4 cloves of garlic, sliced
head of red cabbage, chopped
4 carrots
15 oz chickpeas
1 cup frozen peas
1 Tbsp curry powder
1 Tbsp za'atar
1 Tbsp tamari/soy sauce
1 teaspoon salt
1/2 cup water, more if needed
brown rice for serving

Heat oil in pan over medium heat.  When oil is "shimmering," add shallots and garlic.  Stir to coat with oil, then lower heat and cook about 10 minutes, until shallots begin to brown and get a little crispy.  Add chopped cabbage and water, cover and let cook for about 10 minutes.  When the cabbage is at least half-wilted, stir in the curry powder, salt, and tamari, then add the carrots and peas.  Stir well to distribute spices throughout the curry.  Cover and cook for another 10 minutes until the vegetables are tender.  Stir in chickpeas, taste for seasoning and add salt if necessary.  Serve over brown rice.

It was pretty good - it had this amazing color scheme going on: every bad color combination that was "hip" in the 1960s, I think.  We had the deep purple cabbage with bright orange carrots, vibrant green peas and beige chickpeas.  I added a little more salt at the end of cooking to enhance the curry flavors and it was tasty enough for Mister and I to each have two servings.  I'm looking forward to seeing how the curry flavors develop between now and lunch tomorrow.

Saturday, January 7, 2012

Betty Crocker, eat your heart out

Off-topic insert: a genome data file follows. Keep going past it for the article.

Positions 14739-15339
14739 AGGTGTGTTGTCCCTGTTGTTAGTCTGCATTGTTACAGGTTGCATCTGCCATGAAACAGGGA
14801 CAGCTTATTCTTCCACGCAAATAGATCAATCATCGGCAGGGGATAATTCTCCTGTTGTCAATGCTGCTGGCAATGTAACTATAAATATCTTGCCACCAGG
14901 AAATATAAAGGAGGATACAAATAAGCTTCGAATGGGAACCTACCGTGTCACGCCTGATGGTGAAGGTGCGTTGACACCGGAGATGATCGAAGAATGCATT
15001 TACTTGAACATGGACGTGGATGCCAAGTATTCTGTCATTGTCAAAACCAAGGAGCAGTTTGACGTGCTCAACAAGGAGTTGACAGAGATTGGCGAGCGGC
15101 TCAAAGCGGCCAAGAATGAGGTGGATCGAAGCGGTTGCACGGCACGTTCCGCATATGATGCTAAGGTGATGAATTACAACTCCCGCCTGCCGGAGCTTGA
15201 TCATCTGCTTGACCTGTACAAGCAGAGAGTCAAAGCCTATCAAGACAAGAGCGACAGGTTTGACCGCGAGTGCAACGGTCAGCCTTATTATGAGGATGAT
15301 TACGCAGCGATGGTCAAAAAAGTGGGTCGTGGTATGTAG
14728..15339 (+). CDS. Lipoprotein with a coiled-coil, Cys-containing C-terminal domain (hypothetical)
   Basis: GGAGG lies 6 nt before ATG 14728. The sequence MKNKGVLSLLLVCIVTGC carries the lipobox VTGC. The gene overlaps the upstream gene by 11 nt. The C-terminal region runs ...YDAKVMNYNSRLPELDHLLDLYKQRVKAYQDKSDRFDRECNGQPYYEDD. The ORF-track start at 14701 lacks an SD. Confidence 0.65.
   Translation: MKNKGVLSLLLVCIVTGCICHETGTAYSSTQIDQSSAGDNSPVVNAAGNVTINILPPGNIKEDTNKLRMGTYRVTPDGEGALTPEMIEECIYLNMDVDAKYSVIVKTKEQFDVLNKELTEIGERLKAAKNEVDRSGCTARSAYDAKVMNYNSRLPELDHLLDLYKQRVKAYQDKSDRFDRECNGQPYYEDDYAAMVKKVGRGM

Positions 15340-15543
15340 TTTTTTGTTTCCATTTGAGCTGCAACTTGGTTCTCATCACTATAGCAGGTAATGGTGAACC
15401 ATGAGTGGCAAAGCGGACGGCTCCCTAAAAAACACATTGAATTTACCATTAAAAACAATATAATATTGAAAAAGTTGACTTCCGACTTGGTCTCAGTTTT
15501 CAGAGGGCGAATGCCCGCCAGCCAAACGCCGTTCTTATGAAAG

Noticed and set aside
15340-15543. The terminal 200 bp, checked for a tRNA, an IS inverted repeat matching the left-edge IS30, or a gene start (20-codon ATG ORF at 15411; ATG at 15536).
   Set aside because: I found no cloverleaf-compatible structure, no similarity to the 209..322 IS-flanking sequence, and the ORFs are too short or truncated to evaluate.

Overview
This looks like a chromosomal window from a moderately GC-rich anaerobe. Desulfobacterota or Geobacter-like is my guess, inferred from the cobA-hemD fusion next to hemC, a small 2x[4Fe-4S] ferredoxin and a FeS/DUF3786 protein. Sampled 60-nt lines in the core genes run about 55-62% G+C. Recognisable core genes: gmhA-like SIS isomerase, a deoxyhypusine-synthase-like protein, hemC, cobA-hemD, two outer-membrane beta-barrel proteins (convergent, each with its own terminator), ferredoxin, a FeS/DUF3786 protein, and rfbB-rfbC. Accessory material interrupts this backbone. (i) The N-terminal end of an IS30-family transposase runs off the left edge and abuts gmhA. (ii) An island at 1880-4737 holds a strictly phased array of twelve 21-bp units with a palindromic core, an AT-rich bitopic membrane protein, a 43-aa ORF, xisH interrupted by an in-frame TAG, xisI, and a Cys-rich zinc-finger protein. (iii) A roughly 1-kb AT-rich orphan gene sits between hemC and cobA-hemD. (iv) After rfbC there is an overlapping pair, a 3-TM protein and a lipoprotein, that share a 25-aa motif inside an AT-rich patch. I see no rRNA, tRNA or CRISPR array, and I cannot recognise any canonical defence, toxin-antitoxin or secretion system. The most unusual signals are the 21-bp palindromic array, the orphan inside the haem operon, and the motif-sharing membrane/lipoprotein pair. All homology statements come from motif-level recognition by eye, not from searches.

No matter how vigilant you are about your health, no matter how healthy you eat, no matter how many toxins you avoid, when you come into contact with 100+ people a day, you will get sick.  It's unavoidable.

So, in an unusual departure from the Mister's Sick theme, I am sick.  It's just a cold and I honestly believe it will be gone sooner than later without any lasting ill-effects.  Nevertheless, it's annoying and has successfully knocked me [somewhat] on my butt.  I started to feel a little sneezy on Thursday night, so, being the smart young lady I am, I went to bed a bit early, hoping to head things off with a good sleep.  I thought I'd succeeded... until about halfway through yesterday, when it became apparent I was not okay.  Eventually, I was interrupting client interactions to run to the bathroom and blow my nose before I dripped on the iPads.  Paints a lovely picture, I know.